Structured Query Language (SQL)

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SQL is made up of two sub-languages

History of SQL Language

SQL 86 (ANSI, 1987 ISO)
basic relationally - complete language
bag semantics, NULLs, ordering, grouping/aggregation, outer joins

SQL-89 (minor revision)

SQL-92 (major revision)
syntactic extensions: CASE, nesting
new syntax for OUTER, JOIN

SQL 1999(major revision)
divides languages into CoreSQL + packages
CoreSQL - basically SQL-92 + recursion
some packages
object oriented
active databases (triggers, enhanced ICs)
stored procedures + external language bindings

SQL: 2003 (minor revision)
more package: XML, OLAP (windowing functions)

...SQL:2006, SQL:2008, SQL: 2011


Indexes - not part of the standard
Vendor-specific physical structures
new physical structures without modifying the standard

SQL DML: Queries

select LastName, HireDate from Employee where Salary > 100000

-operational semantics
filter out rows for which the condition is false
eliminate attributes not listed in the select clause
-result - A RELATION with
-One attribute for each expression in the select clause
-# rows <= cardinality of the specified relation

SQL is declarative (non-navigational)


relational model : relations are sets
SQL standard: tables are multi-sets (a.k.a bags)
duplicate tuples may be stored
SQL queries may result in duplicates even if none of this input tables contain duplicates
select distinct used to eliminate duplicates from a query result

select distinct LastName, HireDate from Employee where Salary > 100000

SQL Query Involving Several Relations

select P.ProjNo, E.LastName from Employee E, Project P
where P.RespEmp = E.EmpNo and P.DeptNo = E21

For each project which department E21 is responsible, find the name of the employee in charge of that project

-operational semantics
form cross product
filter rows
eliminate attributes

Observations: Queries, Instances, Schema

select P.ProjNo, E.LastName from Employee E, Project P
where P.RespEmp = E.EmpNo and P.DeptNo = E21

-query -written for a particular schema, works on any instance
-schema- identifies what can be counted on
-How do I know that RespEmp values in Project will correspond to EmpNO values in Employee?
-Does the query have to worry about what to do if a Project have no responsible Employee

No, because of a foreign key constraint from RespEmp to EmpNo, and because RespEmp is defined as not NULL

The SQL Basic Query Block

select attribute-expression-list from relation-list where condition

The result of such a query is a relation which has one attribute for each element of the query’s attribute-expression-lst

attribute-expression-list can contain
relation attributes
expressions involving attributes, eg salary + bonus
built in functions

the SQL basic block represented in Relational Algebra: 𝜋 … (σ … (...✕ …))

The SQL “Where” Clause

Conditions (i.e boolean valued expressions) may include
arithmetic operators: +, -, *, /
comparisons ==, <>, <, <=, >, >=
logical connectives: and , or , not

select E.LastName from Employee E, Department D. Employee M where E.WorkDept = D.DeptNo and D.MgrNo = M.EmpNO and E.Salary > M. salary

List of last names of employees who make more than their managers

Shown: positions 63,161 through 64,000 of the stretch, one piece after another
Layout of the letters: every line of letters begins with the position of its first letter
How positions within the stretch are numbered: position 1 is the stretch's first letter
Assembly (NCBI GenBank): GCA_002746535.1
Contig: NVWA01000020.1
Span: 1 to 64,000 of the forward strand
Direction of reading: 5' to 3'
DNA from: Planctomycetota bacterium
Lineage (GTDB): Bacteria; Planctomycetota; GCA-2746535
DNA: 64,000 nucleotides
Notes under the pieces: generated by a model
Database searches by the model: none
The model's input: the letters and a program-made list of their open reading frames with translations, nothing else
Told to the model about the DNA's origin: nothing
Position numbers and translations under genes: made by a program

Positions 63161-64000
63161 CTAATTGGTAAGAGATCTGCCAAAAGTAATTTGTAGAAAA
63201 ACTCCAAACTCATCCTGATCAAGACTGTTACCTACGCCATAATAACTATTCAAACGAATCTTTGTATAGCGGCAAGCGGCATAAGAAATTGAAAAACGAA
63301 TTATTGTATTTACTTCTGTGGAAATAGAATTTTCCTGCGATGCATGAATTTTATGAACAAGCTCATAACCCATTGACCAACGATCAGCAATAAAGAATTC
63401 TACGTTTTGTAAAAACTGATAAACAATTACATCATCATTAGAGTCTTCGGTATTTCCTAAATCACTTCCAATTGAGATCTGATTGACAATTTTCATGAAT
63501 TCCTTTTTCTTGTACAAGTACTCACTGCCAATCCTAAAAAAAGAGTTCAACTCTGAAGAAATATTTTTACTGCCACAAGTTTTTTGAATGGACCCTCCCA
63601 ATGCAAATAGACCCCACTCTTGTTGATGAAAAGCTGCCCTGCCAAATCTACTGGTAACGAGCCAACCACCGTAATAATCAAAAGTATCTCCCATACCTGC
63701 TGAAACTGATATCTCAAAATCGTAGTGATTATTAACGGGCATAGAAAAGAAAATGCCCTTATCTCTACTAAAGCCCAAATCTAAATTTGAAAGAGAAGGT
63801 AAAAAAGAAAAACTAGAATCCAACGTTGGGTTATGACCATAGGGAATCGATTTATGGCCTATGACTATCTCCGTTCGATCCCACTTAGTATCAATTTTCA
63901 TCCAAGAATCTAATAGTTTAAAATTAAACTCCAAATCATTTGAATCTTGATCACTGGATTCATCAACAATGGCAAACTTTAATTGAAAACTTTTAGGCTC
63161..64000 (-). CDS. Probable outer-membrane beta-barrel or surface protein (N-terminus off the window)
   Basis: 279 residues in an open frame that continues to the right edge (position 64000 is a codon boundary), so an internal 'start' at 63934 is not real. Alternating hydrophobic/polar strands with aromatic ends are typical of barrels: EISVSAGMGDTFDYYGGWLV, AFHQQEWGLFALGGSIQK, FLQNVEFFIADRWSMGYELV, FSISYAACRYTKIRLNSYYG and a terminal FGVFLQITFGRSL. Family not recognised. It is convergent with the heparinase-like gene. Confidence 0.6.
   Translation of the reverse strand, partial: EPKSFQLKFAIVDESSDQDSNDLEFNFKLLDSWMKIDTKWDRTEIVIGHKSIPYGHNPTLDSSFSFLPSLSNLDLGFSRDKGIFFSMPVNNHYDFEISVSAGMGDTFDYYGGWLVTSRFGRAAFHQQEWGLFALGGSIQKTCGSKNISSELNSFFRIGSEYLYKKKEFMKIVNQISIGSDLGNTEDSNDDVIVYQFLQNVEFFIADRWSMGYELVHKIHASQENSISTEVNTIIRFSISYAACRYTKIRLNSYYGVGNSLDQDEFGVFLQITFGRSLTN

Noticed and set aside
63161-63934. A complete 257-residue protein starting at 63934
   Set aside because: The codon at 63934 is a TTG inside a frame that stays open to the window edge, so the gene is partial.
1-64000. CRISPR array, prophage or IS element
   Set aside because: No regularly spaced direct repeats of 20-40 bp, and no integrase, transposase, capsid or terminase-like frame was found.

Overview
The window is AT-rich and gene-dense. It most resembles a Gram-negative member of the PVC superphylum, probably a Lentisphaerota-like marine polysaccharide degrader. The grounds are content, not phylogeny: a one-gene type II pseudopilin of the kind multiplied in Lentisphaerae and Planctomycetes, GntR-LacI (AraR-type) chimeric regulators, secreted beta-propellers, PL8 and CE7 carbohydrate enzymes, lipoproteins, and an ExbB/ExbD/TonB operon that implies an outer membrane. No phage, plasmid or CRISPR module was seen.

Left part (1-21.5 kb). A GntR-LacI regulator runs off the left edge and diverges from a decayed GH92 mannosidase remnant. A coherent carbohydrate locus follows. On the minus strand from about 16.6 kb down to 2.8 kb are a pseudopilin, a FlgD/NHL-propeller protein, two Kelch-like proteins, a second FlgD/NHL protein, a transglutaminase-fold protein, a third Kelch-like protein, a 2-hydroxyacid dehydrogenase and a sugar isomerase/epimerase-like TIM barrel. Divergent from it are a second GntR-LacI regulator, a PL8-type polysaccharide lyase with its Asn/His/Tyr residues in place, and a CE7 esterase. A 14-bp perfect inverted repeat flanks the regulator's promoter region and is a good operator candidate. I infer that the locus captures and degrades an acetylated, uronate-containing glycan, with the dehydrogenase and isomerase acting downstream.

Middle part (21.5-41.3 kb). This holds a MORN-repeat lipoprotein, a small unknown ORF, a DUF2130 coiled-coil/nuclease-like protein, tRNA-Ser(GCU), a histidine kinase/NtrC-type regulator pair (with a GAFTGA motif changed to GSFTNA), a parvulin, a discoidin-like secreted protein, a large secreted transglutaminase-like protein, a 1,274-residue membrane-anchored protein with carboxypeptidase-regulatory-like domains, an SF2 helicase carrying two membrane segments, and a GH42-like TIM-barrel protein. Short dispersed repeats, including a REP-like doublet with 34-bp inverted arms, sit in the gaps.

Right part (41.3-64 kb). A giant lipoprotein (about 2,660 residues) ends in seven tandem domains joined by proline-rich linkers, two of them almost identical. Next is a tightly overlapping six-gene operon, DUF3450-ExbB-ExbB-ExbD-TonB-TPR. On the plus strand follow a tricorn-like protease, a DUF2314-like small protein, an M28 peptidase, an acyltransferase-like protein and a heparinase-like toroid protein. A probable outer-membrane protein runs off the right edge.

Conjunctive queries: select-from-where (without or , not)


List the identifiers of employees working on software support (E21) projects as of January 1, 2000.

select EmpNo
from Emp_Act A, Project P
where A.ProjNo = P.ProjNo
and P.DeptNo = E21
and EmStDate <= 01/01/2000
and EmEndDate <= 01/01/2000

the syntax above works in some RDBMs (relational data base management systems), however in SQL-99 datetime literals look like DATE `2000/01/01’

Does this query return duplicates?
Yes if an employee has more than one connection to E21 projects in the Emp_Act table


List the identifiers and names of department managers who are also responsible for projects “owned” by departments other than their own

select E.EmpNo, E.LastName
from Employee E, Department D, Project P
where E.EmpNo = D.MgrNo
and E.EmpNo = P.RespEmp
and D.DeptNo <> P.DeptNo

Does the query return duplicates
Yes If an employee manages multiple departments, or if he manages one but is responsible for multiple projects

The SQL “Select” Clause

Return the difference between each employee’s actual salary and a base salary of $40,000

select E.EmpNo, E.Salary - 4000 as SalaryDIff from Employee E

As above, but report zero if the actual salary is less than the base salary

select E.EmpNo,
case when E.Salary < 40000 then 0
else E.Salary - 40000 end
from Employee E


Expression operators include
The usual arithmetic and boolean operators
other operators eg CASE, CAST, LIKE…
numeric functions eg abs(), mod()
string functions e.g upper(), lower()
datetime functions, e.g current date()

expressions without explicit ’as’ clause are assigned default attribute names (integers)

SQL DML: Insertion & Deletion

insert into Employee
values (‘0350’, ‘Sheldon’, ‘Q’, ‘Jetstream’, ‘A00’ , 01/10/2000, 25000.00);

Insert a single tuple into the Employee relation

delete from Employee;

Delete all employees from the Employee table

delete from Employee
where WorkDept = ‘A00’;

Delete all employees in department A00 from the Employee table


insert: statements can have an arbitrary query as input, but the schema of the result reaction must match the schema of the target reaction

insert into WellPaidEmps (EmpNo, Salary(
select EmpNo, Salary
from Employee
where Salary > 100000